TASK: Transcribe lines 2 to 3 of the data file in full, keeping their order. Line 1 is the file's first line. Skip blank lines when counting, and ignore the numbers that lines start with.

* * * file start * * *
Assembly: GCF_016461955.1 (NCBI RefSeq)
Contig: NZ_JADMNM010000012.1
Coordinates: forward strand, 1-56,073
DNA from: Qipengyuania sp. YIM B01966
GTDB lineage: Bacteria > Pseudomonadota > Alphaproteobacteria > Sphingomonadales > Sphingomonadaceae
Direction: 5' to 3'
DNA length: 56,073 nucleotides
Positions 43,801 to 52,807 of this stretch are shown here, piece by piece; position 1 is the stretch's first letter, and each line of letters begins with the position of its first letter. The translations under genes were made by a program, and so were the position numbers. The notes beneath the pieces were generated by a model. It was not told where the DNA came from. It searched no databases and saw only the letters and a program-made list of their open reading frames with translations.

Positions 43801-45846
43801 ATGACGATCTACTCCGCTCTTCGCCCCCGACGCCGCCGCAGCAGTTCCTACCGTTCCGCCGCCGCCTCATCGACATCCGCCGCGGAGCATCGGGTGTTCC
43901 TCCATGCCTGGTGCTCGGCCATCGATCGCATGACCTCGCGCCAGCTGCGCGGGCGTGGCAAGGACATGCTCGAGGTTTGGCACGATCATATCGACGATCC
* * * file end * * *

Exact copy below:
Contig: NZ_JADMNM010000012.1
Coordinates: forward strand, 1-56,073